Cheap Hearing Aids vs. Affordable Hearing Aids: What’s the Difference?
When looking in a thesaurus, you may find that “cheap” is listed as a synonym for “affordable,” but that doesn’t mean they’re really the same thing. And while you may be able to find personal sound amplification products (or PSAPs) for under $100, or even devices marketed as “hearing aids” for that price, it may not be the best idea to get these devices.
However, that doesn’t mean you have to pay thousands of dollars per ear to experience the life-changing benefits that come with hearing aids. There is a happy medium between cheap, low-quality hearing aids and expensive ones. But what’s the real difference between cheap hearing aids and affordable hearing aids?
Cheap Hearing Aids
Realistically speaking, the majority of “hearing aids” priced around or under $100 aren’t actually hearing aids. They’re more likely to be PSAPs (although there are PSAPs that do fall into the $100-$700 range). Some run even as low as $20. While this price may seem very attractive, these devices come with a catch.
These “cheap hearing aids” may be useful for those measuring on the low end of normal hearing, or for those who want to watch the television without disturbing others sleeping in the house.
However, they are neither designed for nor adequate for treating those with hearing loss. PSAPs do exactly what their name indicates: they amplify sound. They usually do not have the technology to distinguish between background noise and voice frequencies. Therefore, they will be more likely to amplify the sounds you don’t want to hear as well as the ones you do. Plus, hearing aids have a number of other features that PSAPs don’t offer, including telecoil technology for cell phone compatibility, multiple settings for different listening environments, and more. As a result, PSAPs become all but useless in noisy environments when trying to hear conversations better, and they may result in unpleasant feedback.
Cheap hearing aids also may not properly amplify the higher frequencies that most affected by hearing loss have difficulty hearing in the first place. The most common forms of hearing loss affect frequencies over 1,000 Hz (to varying degrees). In other words, the uppermost range of male speech, half of the range of female speech, and most of the range of children’s speech falls into the range of hearing most often affected by hearing loss.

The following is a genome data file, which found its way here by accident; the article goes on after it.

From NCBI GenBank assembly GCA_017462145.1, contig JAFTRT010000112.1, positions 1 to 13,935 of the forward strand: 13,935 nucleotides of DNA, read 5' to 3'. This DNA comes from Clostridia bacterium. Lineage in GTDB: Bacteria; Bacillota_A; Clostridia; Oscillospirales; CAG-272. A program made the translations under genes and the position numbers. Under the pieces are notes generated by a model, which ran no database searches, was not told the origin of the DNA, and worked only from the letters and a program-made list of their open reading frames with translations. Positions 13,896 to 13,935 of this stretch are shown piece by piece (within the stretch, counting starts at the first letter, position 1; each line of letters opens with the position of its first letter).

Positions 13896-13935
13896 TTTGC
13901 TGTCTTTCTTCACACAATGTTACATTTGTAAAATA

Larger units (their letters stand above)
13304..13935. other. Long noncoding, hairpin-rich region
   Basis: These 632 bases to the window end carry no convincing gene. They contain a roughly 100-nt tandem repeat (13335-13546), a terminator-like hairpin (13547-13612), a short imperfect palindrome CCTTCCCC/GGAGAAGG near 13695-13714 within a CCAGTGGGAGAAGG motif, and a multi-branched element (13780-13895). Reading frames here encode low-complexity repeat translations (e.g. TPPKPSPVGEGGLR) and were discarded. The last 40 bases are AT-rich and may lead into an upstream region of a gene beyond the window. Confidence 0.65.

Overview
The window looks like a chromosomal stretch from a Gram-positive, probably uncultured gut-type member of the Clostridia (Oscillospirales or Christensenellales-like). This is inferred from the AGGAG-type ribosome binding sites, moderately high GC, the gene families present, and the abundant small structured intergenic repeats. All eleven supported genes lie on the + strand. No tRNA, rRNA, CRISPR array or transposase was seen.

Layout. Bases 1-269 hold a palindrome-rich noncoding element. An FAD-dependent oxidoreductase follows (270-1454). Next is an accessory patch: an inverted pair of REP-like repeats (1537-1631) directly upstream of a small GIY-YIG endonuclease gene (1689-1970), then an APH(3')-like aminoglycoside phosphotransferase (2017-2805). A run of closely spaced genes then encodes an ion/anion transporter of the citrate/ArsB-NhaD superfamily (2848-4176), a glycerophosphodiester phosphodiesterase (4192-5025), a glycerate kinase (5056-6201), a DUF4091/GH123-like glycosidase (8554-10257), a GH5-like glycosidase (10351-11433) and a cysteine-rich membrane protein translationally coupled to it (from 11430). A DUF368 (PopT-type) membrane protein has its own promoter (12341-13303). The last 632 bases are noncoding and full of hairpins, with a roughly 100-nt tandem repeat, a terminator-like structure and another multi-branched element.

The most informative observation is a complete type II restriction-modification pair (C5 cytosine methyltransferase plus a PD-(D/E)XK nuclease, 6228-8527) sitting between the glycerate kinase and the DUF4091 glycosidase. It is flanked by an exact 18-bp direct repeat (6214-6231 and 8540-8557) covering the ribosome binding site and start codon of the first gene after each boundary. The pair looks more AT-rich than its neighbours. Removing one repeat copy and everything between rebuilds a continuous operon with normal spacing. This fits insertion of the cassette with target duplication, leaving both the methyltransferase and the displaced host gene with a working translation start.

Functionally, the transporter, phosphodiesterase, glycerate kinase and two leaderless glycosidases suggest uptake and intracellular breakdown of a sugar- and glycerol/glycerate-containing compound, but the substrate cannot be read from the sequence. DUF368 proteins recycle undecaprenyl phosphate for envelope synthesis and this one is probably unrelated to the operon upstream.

If your “hearing aids” don’t actually help amplify these frequencies properly, you’ll find yourself with the same problem you had without the devices: you won’t be able to hear what many people are saying. These devices are also more likely to send loud feedback noises to your ears than well-made hearing aids. By sending those loud, high-pitched noises straight into your ear canal, they could potentially damage your hearing even further.
Affordable Hearing Aids
Affordable hearing aids are real hearing aids–hearing aids that are designed to address the specific frequency amplification needs of those suffering from hearing loss–that don’t cost $3,000 per aid. There’s a sizable markup on hearing aids purchased from doctors’ offices, audiology centers, and even big box retailers.
While it is highly recommended that you get your hearing tested by a doctor or audiologist prior to purchasing hearing aids, you can save a substantial amount of money by cutting out the middleman and ordering directly from a real, FDA-approved manufacturer like MDHearingAid. In a study by the Better Hearing Institute, direct-to-consumer or mail order hearing aids are just as beneficial as traditional, more expensive hearing aids. On the average, the direct-to-consumer buyer enjoys an 80% cost savings with mail order hearing aids.
*Data in table sourced from: Kochkin, S. A comparison of consumer satisfaction, subjective benefit, and quality of life changes associated with traditional and direct-mail hearing aid use. Hearing Review. 2014;21(1):16-26.
You may pay a little more than you would for affordable hearing aids compared to cheap hearing aids, but they’re an investment; you’ll get more bang for your buck in terms of technology, quality, and longevity. These hearing aids often include the settings, voice amplification, and performance you would expect from higher priced hearing aids. Many lower cost hearing aids even offer background noise reduction technology and advanced feedback reduction (like the MDHearingAid line).
We also offer advanced technologies that prioritize voices and higher frequencies. This makes affordable hearing aids more effective for those who fall into the mild-to-moderately-severe range of the hearing loss spectrum.
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